The National Association of Broadcasters (NAB) and Association for Maximum Service Television (MSTV), a broadcast spectrum group, say they have received a dozen quotes from consumer-electronics firms for a digital-to-analog converter box.
The deadline was July 29.
NAB/MSTV did not identify the companies, saying they had promised them confidentiality. But MSTV President David Donovan said they included "some of the largest consumer-electronics companies in the world."
That would have to include some members of the Consumer Electronics Association (CEA), whose officials were not pleased when the request was issued.
Donovan also said the groups planned to have completed their review of the proposals by around Labor Day. NAB/MSTV want a prototype for a box by the end of the year.
The request for quotes was issued in June. Following much talk in Congress about the cost of converting to digital and of subsidizing analog-only viewers, the two associations said they would start taking an active role in developing a low-cost analog-to-digital converter box.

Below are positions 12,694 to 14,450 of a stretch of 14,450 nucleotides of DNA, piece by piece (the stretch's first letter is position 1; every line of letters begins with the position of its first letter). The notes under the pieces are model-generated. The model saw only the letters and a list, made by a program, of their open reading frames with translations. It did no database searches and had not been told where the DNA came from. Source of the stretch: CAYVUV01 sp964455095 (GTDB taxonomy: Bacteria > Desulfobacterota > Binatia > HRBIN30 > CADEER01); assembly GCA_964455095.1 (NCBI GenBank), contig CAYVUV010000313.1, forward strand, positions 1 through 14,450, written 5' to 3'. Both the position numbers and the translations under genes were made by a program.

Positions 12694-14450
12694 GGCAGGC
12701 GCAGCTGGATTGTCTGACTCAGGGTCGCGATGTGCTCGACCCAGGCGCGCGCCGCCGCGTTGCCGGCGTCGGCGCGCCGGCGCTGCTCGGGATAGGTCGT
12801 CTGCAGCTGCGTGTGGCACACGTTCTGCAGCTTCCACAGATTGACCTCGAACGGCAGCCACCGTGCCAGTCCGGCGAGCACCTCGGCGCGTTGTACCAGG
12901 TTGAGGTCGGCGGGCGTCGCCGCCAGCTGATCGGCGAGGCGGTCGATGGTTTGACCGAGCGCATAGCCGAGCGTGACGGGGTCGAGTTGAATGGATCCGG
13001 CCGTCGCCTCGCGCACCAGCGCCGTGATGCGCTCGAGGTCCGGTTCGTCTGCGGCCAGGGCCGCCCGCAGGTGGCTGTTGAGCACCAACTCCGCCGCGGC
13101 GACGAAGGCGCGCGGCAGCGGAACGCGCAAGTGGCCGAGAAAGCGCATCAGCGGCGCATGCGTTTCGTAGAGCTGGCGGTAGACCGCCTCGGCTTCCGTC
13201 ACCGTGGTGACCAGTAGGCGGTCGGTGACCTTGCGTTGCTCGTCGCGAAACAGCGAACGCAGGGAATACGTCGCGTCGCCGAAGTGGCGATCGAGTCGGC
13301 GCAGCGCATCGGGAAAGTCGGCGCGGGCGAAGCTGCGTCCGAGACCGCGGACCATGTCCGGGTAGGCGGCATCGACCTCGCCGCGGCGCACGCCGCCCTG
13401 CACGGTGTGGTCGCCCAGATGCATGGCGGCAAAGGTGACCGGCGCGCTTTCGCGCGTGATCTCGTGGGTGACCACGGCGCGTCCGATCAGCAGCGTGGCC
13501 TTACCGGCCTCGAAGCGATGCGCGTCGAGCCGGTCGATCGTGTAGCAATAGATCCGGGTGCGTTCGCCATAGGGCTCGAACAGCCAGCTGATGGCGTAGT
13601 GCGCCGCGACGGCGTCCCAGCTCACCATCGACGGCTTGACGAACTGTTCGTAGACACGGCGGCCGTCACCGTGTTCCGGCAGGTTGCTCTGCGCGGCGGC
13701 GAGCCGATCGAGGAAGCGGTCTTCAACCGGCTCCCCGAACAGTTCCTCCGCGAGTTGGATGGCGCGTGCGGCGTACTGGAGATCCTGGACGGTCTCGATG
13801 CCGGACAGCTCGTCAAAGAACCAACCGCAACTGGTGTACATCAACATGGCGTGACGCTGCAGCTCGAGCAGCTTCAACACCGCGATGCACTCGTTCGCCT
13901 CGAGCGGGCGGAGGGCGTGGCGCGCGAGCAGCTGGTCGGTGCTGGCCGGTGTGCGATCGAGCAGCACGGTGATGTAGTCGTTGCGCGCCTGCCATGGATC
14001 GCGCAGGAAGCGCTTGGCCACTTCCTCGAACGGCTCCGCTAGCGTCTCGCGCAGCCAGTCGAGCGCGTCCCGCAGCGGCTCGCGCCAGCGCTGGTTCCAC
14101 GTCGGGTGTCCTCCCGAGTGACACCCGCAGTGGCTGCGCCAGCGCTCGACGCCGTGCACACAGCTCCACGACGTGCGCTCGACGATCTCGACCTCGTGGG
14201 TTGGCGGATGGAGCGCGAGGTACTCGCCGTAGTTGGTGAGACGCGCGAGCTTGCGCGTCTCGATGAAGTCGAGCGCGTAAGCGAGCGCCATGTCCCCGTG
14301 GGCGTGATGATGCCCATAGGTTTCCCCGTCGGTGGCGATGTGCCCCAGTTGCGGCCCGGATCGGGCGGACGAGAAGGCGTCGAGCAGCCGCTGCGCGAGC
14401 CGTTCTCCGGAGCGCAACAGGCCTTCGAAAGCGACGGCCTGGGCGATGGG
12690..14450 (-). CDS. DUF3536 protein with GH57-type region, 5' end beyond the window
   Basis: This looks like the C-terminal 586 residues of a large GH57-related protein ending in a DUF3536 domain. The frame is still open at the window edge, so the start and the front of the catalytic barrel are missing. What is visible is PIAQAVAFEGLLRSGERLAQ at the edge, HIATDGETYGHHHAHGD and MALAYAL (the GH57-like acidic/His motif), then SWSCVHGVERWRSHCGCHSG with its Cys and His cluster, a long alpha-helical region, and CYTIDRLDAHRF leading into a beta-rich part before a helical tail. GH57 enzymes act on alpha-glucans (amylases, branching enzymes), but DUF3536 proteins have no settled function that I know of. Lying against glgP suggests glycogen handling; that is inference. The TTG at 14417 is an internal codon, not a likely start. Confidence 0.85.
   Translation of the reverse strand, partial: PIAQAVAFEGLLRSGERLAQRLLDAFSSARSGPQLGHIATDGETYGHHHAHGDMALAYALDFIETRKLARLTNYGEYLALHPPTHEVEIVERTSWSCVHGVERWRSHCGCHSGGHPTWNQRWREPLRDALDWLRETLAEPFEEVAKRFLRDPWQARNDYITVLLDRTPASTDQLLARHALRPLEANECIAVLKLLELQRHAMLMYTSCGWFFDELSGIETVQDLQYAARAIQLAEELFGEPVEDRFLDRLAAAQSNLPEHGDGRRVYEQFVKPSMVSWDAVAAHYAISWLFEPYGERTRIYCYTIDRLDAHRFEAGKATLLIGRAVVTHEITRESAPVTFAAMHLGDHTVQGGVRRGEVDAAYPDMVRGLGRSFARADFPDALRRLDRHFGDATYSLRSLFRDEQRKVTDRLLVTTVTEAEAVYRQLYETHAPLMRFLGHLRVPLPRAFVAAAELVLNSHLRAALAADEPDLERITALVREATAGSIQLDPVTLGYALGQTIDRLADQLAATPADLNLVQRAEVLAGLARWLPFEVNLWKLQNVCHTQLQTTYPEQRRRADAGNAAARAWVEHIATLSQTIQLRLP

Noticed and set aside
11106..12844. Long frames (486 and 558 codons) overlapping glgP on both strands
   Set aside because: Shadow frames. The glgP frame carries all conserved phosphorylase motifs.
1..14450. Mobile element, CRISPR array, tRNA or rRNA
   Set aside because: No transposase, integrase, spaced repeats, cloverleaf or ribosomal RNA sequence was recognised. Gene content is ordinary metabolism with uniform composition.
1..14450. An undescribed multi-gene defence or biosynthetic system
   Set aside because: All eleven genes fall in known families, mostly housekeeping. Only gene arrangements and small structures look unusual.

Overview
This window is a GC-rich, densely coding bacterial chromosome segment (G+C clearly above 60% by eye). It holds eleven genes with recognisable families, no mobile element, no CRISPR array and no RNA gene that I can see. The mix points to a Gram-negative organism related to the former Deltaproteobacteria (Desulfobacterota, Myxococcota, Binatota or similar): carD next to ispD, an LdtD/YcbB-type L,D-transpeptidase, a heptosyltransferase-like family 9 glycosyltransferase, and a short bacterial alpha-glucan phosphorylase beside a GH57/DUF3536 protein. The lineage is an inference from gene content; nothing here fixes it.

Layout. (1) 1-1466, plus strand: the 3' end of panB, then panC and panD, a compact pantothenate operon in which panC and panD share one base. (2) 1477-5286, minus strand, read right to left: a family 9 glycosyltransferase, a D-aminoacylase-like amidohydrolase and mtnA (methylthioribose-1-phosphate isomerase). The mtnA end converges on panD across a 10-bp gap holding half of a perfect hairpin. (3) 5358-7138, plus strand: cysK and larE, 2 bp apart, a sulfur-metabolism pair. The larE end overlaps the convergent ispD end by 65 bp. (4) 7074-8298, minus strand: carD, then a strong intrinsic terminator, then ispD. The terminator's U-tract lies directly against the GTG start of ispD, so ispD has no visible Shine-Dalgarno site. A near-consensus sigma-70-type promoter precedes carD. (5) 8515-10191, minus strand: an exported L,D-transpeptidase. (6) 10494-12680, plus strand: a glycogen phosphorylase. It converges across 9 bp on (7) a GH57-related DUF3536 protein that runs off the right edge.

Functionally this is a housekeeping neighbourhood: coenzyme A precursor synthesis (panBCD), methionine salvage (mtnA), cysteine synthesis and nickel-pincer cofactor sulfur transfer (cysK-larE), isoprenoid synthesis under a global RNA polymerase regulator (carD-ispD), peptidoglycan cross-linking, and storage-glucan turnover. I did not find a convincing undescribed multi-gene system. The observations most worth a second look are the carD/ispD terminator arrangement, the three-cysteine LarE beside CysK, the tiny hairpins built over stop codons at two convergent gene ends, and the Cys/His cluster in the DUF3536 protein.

There is more than technology at play, however.
NAB and the Consumer Electronics Association have been in a war of words over the switch to digital. CEA has pushed a hard date while NAB has argued that could disenfranchise viewers.
At one point, the two groups were planning to work together to promote the digital switch, but had a falling- out and have been at some variation of public loggerheads ever since. However, Donovan says he is looking forward to working with consumer electronics companies on the new box.
The June announcement continued that war, seeming to imply that CEA members would need some guidance from broadcasters to insure they could produce low-cost devices that also worked well. CEA certainly saw it as a slap. "It's ridiculous," said Michael Petricone, VP, technology policy for CEA, when the RFQ was issued. "They are making up an issue where no issue exists."
Donovan said Monday that the issue is very real and that broadcasters' self interest is tied to functioning and affordable boxes for over 20 million analog-only viewers.
"The issue is balancing price and high quality. Congresss has certain expectations about cost and we want to make sure these things work, and work well."
He would not comment on what those cost expectations were, but numbers from $40 to $120 per box have been kicked around on the Hill, with $50-$70 the favorite range--though even lower would be favored heavily by legislators who see cutting off analog service as a potential new third rail of politics.
Many consider the digital switch to be political poison for both the TV industry and Washington, particularly if analog television consumers are left without a low-cost or no-cost alternative to digital.